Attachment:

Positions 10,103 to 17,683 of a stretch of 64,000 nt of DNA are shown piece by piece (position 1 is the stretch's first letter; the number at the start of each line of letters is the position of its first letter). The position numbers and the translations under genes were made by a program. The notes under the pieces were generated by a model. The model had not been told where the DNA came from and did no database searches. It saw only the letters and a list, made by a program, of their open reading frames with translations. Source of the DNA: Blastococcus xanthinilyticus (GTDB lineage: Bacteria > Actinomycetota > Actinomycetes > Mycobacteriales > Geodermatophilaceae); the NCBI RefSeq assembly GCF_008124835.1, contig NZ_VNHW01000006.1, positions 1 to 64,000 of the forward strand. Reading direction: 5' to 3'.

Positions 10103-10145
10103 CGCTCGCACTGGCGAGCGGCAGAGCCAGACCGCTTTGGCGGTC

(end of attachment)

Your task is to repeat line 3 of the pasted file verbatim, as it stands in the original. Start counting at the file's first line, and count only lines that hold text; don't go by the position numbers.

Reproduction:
10103 CGCTCGCACTGGCGAGCGGCAGAGCCAGACCGCTTTGGCGGTC